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Busy bees on Scabious, Salvia and Geranium flowers. Images: Kathryn Hawkins

As well as the bees, the garden attracts many feathered friends too. Blackbirds and robins are by far the friendliest and really do seem to make themselves at home in amongst the plants and flowers.

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Baby blackbird and robin, and a sunbathing adult blackbird. Images: Kathryn Hawkins

That’s it from me this week. I hope you enjoyed the post and pictures. I will be back in the kitchen before the end of the month. See you then. Best wishes and take care 🙂

 

Raspberry rose sugar (naturally gluten-free; dairy-free; vegan)

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Homemade raspberry and rose sugar. Image: Kathryn Hawkins

Hello again. I hope this post finds you keeping well and enjoying some good weather. It’s been a mixed bag here since my last post. Quite a lot of rain, some strong winds and some sunshine in between. Apart from the wind which no plant likes, the combination of rain and sunshine has been perfect for the ripening of the raspberries in the garden.

This past week, quite randomly, one or two berries have turned red almost overnight. I have been able to harvest a handful so far, which, believe it or not, is more than you need for my recipe this week.

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Berries and yogurt sprinkled with raspberry sugar. Image: Kathryn Hawkins

This very simple recipe for fruit-flavoured sugar can be made with strawberries if you have them and makes a pretty sprinkle over fruit desserts or as a cake or cookie decoration. It doesn’t take long to make but if you want to store the sugar for a while, you need to leave the sugar to dry out for a few hours before putting it into a storage container. If the flavour of rose isn’t to your taste, leave it out of the mix altogether, or add some finely grated orange rind or vanilla seeds instead. Here’s what you do……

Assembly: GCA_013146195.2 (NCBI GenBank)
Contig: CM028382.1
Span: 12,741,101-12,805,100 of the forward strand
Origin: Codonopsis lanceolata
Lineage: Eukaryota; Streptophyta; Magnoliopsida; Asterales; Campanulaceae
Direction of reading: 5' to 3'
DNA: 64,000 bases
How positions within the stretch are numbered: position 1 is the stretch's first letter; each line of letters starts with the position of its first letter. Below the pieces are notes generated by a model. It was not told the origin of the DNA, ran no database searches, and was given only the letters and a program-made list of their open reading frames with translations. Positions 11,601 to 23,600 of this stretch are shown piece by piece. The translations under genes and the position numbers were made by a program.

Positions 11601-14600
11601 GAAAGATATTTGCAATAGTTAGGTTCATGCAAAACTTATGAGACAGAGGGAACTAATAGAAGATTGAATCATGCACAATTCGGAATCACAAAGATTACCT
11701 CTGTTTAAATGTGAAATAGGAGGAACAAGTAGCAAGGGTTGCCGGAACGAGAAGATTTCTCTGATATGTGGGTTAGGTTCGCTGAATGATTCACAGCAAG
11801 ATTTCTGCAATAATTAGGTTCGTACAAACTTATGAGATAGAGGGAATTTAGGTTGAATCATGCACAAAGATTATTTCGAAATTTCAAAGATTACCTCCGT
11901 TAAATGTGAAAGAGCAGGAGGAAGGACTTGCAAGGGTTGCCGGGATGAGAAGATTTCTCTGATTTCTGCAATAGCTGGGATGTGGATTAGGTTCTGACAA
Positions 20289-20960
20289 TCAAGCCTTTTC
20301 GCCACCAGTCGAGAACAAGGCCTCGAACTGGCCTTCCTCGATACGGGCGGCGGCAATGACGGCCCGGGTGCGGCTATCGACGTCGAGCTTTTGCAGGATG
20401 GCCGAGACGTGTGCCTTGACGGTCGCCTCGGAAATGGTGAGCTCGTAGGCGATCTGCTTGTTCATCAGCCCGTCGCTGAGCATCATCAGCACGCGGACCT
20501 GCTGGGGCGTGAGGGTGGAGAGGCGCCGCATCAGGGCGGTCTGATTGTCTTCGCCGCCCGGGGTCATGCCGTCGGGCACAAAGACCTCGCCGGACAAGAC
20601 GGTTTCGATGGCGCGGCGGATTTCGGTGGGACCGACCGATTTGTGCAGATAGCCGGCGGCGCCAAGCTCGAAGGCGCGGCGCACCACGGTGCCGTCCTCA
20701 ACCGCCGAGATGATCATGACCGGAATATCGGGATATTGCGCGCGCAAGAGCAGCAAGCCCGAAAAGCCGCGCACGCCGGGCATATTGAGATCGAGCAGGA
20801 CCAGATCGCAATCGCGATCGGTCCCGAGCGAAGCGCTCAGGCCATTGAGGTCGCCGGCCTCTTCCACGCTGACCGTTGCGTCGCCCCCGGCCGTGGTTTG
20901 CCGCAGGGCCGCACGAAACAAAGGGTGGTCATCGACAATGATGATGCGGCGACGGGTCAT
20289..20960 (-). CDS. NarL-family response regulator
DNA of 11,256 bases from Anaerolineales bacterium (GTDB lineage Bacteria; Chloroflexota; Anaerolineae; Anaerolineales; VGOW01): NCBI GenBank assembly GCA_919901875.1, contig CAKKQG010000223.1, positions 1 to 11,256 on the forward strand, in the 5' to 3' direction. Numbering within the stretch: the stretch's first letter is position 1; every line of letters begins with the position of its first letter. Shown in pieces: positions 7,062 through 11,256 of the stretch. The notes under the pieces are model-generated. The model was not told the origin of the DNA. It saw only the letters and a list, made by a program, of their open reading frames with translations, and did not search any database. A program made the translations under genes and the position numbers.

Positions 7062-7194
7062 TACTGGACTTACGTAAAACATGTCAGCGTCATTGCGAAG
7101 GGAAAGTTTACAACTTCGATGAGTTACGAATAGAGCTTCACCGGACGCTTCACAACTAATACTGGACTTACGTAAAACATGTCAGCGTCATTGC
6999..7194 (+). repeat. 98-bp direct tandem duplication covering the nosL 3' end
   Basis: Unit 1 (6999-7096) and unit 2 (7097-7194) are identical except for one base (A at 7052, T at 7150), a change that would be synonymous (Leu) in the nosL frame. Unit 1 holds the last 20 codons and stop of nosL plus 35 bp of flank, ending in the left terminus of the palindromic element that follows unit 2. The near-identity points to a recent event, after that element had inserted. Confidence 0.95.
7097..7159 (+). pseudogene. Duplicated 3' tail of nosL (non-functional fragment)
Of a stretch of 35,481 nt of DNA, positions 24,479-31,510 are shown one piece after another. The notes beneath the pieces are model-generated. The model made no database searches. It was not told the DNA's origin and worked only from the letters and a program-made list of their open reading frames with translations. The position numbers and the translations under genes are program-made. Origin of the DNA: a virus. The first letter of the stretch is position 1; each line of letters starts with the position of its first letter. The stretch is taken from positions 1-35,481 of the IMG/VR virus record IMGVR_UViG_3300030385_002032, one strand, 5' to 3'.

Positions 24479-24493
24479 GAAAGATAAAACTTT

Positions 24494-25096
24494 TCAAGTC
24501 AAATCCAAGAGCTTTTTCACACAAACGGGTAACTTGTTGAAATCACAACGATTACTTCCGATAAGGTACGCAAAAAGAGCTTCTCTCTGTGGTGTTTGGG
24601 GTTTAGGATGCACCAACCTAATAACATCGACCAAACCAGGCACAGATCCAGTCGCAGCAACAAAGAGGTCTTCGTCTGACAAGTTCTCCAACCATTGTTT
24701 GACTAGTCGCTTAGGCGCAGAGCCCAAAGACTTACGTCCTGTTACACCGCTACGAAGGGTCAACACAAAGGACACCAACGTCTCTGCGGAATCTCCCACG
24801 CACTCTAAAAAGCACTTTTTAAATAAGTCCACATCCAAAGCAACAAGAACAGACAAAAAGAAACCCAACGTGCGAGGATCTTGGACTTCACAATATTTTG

Makes: 200g

Ingredients

  • Approx. 25g fresh raspberries
  • A few drops rosewater
  • 200g granulated sugar
  1. Wash and pat dry the raspberries. Push through a small sieve to remove the seeds and make a purée – you need 1 tbsp of sieved raspberry purée.
  2. Add a few drops of rosewater to taste.
  3. Put the sugar in a bowl and mix in the raspberry purée until well blended. The sugar can be used immediately but will be too soft and damp for long-term storage.Steps1_to_3_making_raspberry_rose_sugar

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    Mixing and drying raspberry sugar. Images: Kathryn Hawkins
  4. Spread the sugar evenly on a sheet of greaseproof paper on a board, then cover with another sheet of paper and leave in a dry, warm place for a few hours (or overnight) until dry and crisp.
  5. Transfer the sugar to a clean plastic bag – it will dry in clumps. Twist the bag closed and and crush with a rolling pin to break up the clumps of sugar crystals.

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    Preparing dry raspberry sugar for storage. Images: Kathryn Hawkins.
  6. Spoon into clean jam jars and seal well. Store in a cool, dry place, away from the light for up to 6 to 8 weeks.
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    Sugar dusted berries with coconut yogurt. Image: Kathryn Hawkins

    I am looking forward to a good crop of raspberries this year, the bushes look full of berries. I netted the bushes today – I want to make sure I get to them before the birds do!  Until next time, I hope you have a good few days and that you are able to enjoy eating fresh seasonal fruit and vegetables 🙂